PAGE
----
- Revised and edited your writing, and advanced your work to a finished draft stage
- Enhanced your writer’s voice and begun to define the themes which most interest you
Applying to the course
This is an intermediate level course. To apply, we ask that you submit:
- A 500-word sample of your work
- A one-paragraph introduction to yourself
Email your application with the subject heading ‘CWO Fiction Next Steps Application [Your Name]’ to firstname.lastname@example.org by Monday 7 September 2020.
Committing to a 24-week course is a big decision for any writer. If you have any questions at all please do get in touch at email@example.com.
About your tutor
Anjali Joseph was born in Bombay. She read English at Trinity College, Cambridge, and did the MA course in Creative Writing at the University of East Anglia, where she also taught creative writing to undergraduates for four years. She teaches at the Arvon Foundation and elsewhere. Saraswati Park (2010), her first novel, won the Desmond Elliott and Betty Trask Prizes, and was joint winner of the Vodafone Crossword Book Award for Fiction in India. Another Country, her second novel (2012) was longlisted for the Man Asian Literary Prize. The Living, her third novel, appeared in March 2016. Website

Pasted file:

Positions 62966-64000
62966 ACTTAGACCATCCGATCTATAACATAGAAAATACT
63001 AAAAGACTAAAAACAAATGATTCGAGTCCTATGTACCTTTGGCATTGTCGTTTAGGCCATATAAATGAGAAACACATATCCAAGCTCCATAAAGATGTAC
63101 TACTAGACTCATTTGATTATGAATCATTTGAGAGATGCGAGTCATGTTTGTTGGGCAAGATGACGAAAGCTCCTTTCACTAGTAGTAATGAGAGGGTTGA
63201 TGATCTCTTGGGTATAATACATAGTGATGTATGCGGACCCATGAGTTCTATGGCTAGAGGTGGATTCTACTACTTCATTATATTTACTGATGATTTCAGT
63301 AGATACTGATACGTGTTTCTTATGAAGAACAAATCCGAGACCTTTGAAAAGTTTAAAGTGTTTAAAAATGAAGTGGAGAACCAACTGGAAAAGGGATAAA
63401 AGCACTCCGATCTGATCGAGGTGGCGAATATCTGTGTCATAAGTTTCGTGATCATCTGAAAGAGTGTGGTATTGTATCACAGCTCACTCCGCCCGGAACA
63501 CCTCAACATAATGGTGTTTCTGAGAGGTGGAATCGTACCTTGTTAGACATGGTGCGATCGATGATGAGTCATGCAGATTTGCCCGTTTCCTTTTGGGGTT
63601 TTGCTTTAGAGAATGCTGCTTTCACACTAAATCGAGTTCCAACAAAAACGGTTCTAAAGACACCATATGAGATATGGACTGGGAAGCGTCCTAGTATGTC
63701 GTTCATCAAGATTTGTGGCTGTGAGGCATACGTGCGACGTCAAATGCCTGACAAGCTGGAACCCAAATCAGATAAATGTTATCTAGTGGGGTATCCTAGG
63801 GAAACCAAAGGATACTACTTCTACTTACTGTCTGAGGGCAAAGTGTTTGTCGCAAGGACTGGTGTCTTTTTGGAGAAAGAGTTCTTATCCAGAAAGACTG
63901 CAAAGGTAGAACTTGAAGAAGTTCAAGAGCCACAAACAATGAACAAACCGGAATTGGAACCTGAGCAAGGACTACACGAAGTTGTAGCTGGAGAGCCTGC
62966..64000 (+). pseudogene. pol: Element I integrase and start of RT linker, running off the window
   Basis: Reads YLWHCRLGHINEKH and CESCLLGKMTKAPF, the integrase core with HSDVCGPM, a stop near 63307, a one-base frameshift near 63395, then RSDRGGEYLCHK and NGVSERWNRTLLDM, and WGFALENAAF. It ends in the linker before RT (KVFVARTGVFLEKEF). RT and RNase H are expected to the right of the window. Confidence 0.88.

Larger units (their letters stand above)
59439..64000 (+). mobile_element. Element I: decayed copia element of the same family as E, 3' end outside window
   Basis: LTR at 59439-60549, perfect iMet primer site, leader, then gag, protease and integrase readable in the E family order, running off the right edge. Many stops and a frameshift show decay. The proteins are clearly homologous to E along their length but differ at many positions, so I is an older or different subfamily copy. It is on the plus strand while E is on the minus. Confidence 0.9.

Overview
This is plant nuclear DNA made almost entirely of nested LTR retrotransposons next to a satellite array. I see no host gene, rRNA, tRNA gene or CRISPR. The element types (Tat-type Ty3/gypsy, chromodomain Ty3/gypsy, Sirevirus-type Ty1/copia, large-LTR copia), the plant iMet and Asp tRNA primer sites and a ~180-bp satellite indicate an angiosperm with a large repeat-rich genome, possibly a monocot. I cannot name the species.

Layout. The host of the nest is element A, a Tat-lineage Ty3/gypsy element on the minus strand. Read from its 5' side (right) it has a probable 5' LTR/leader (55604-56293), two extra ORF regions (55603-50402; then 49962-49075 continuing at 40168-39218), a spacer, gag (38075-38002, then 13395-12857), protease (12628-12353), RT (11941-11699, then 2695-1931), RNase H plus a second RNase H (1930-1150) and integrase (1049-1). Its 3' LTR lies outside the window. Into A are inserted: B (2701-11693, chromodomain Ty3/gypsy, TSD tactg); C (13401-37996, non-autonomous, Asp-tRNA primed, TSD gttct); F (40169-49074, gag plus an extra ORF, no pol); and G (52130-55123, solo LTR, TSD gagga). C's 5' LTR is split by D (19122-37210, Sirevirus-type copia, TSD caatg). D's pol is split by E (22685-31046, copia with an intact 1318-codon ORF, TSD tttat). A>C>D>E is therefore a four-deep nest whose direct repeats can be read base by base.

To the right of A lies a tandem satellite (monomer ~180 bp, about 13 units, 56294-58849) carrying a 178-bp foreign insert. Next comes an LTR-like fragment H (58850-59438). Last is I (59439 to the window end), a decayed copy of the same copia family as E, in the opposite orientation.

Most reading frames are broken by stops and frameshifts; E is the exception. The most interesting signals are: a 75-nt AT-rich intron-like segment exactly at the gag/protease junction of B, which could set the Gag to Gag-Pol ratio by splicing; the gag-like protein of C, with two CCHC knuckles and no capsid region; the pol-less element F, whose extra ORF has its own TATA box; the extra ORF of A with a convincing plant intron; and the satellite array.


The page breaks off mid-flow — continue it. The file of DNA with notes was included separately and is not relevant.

How it works
All you need is a computer and an internet connection. You can find out more about the requirements here.
The course is divided into twelve modules, each of which introduces a topic, points for discussion, exercises, and an assignment. Subjects include character, plot and structure, point of view, dialogue and setting, defamiliarisation, the unsaid, and how to plan, revise, and redraft your work towards a finished draft. The principal aim of the course is to encourage your progress as a writer, help you improve and refine your work, and to inspire you to build a sustained writing practice. By the end of the course, you will have gained valuable knowledge and insight into the process of writing fiction, through working with a published novelist on your own work.
Designed by the University of East Anglia and the National Centre for Writing.